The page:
“Locals in the know have been waiting a long time for Vancouver-based country-blues rocker Rich Hope to follow up his 1999 debut. After a stint with John Ford, Hope returns with a record that alternates between the raucous and the heartbreaking. Hope demonstrates his abilities in both areas, lamenting acoustically in "Pain And Strength" and "Trailer Girl," but mostly the album just cooks like nobody's business. Hope pays homage to traditional forms with the driving "Sally Your Parents Ain't Home" and the Mississippi-hill-country blues influence of the grinding "Swamp Thing." With his raw, throaty vocal style and killer backing band, you'll want to head to the nearest roadhouse to booze and brawl.”
- Chart Magazine


“I’m fighting this disease and it’s with me everyday. But it ain’t f—ing killed me yet, so I know I’m gaining strength” These are compelling lyrics on a curiously awesome album from Rich Hope! - The Edmonton Sun


Discography

John Ford,"Bullets for Dreamers", EMI, 2003
John Ford, s/t, 1999 Independent
Rich Hope, "Good to Go", 1998 Independent

Photos

Feeling a bit camera shy

Bio

The long awaited second album from one of Vancouver’s most dynamic performers is finally here. Backed by his Evil Doers, Adrian Mack (Drums) and Ryen Froggatt (Bass) Rich Hope’s sophomore album serves up chicken fried fuzzed out blues and a tear in your beer to wash it down with. Foot stompin' free-for-alls and country laments meet right where Bob Dylan, Mississippi Fred MacDowell, R.L. Burnside and Hank Williams sit down together to eat BBQ and drink whiskey. From the garage rattling My Love Is A Bullet to the bittersweet Love Or Death, and the timeless travelling tales of Boxcar, this is music to stand up and shout right before you sit down and cry about it.

After Rich’s first solo release “Good To Go” in 1998, the much sought after guitar player joined John Ford and became one of their principle songwriters. John Ford released their self-titled debut in 1999 and what followed was a five year rock n roll journey filled with hard core coast to coast touring, big time management contracts, a major label debut for the band’s second album “Bullets For Dreamers” in 2003 and opening slot tours with some of Canada’s biggest bands such as The Tragically Hip, 54-40 and Big Sugar.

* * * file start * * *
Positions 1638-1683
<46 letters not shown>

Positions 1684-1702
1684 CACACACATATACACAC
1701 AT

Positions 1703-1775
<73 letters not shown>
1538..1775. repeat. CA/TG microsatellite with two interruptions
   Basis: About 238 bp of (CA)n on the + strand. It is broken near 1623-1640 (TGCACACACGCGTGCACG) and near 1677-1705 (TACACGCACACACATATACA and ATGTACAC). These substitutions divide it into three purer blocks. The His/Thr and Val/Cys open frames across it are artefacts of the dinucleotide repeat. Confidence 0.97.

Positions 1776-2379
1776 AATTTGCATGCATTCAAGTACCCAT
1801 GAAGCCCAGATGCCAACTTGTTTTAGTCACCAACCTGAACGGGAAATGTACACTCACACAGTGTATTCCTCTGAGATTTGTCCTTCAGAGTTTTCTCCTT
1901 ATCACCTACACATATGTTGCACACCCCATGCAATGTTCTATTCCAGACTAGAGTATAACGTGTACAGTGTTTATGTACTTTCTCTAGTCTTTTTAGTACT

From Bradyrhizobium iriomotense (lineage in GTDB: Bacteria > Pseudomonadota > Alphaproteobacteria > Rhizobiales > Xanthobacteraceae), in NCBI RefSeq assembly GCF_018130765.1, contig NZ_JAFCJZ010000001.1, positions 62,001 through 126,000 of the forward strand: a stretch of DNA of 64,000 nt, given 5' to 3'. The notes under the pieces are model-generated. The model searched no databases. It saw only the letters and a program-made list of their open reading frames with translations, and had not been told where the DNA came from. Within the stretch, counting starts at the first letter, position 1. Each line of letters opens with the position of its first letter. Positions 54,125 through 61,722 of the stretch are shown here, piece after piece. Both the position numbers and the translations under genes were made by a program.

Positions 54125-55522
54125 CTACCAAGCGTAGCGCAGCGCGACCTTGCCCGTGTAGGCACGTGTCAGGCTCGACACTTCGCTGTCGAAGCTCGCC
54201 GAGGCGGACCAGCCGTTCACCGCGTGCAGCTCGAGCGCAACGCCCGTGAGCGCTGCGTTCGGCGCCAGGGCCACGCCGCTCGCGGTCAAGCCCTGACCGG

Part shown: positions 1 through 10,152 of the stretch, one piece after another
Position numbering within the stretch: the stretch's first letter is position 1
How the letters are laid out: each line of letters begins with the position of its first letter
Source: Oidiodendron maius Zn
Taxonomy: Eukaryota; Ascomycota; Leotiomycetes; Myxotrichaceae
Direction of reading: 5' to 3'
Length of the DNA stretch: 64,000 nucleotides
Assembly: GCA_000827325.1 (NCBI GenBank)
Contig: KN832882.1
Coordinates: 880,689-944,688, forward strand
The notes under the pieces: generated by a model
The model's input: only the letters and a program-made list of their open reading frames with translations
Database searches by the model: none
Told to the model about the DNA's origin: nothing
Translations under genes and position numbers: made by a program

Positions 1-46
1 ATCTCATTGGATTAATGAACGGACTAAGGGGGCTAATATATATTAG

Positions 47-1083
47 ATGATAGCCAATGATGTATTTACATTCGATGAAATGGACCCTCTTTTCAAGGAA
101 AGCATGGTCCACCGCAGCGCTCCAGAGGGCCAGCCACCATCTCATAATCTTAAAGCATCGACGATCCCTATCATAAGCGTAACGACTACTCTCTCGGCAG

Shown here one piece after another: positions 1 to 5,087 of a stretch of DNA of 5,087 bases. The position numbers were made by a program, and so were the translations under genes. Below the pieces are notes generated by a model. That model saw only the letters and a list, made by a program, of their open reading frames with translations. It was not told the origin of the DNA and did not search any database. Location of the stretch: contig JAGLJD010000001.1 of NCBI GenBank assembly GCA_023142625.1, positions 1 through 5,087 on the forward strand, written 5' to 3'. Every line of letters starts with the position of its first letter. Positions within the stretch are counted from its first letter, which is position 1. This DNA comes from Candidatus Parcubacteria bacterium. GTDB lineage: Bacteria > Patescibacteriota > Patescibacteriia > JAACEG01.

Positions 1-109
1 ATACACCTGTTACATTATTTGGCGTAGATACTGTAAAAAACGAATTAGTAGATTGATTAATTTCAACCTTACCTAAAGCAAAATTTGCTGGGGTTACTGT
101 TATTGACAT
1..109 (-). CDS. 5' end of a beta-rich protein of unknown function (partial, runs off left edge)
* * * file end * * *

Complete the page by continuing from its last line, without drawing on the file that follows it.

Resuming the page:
Fast forward to November 2005 and Rich has emerged from this odyssey with his own way to rock. He has captured the live energy he brings to every stage he graces and has harnessed that buzz and crackle into nine tracks of some of the finest electric country blues to come out of western Canada in the last two decades.

Press:

“Locals in the know have been waiting a long time for Vancouver-based country-blues rocker Rich Hope to follow up his 1999 debut. After a stint with John Ford, Hope returns with a record that alternates between the raucous and the heartbreaking. Hope demonstrates his abilities in both areas, lamenting acoustically in "Pain And Strength" and "Trailer Girl," but mostly the album just cooks like nobody's business. Hope pays homage to traditional forms with the driving "Sally Your Parents Ain't Home" and the Mississippi-hill-country blues influence of the grinding "Swamp Thing." With his raw, throaty vocal style and killer backing band, you'll want to head to the nearest roadhouse to booze and brawl.”
Shannon Whibbs | Chart (National)

Vancouver's Rich Hope and his Evil Doers fuse R.L. Burnside with Hank Williams to create a satisfying album of ass-kickin' blues rock that rips with Jaggeresque swagger and southern twang. 4 Stars | Bruce Leperre | The Winnipeg Free Press

“Shake This Joint Around” is the most direct introduction to an album to come since ZZ Top tore through “Thunderbird” on Fandango. The comparison is a fair one, too. Toss in a bit of Johnny Winter, Humble Pie and Mick, Keef and the lot and you’ve got this no-frills trio’s touchstones. But there’s so much more. A searing guitarist with a ragged snarl, Hope can croon high-lonesome, too (“Love or Death”, “Boxcar”). Wherever his beautifully crafted tales take him, the band beats with a pulse as steady as a piledriver, rolling forward like a lone freight across an endless prairie.
Rating A | Stuart Derdeyn | The Vancouver Province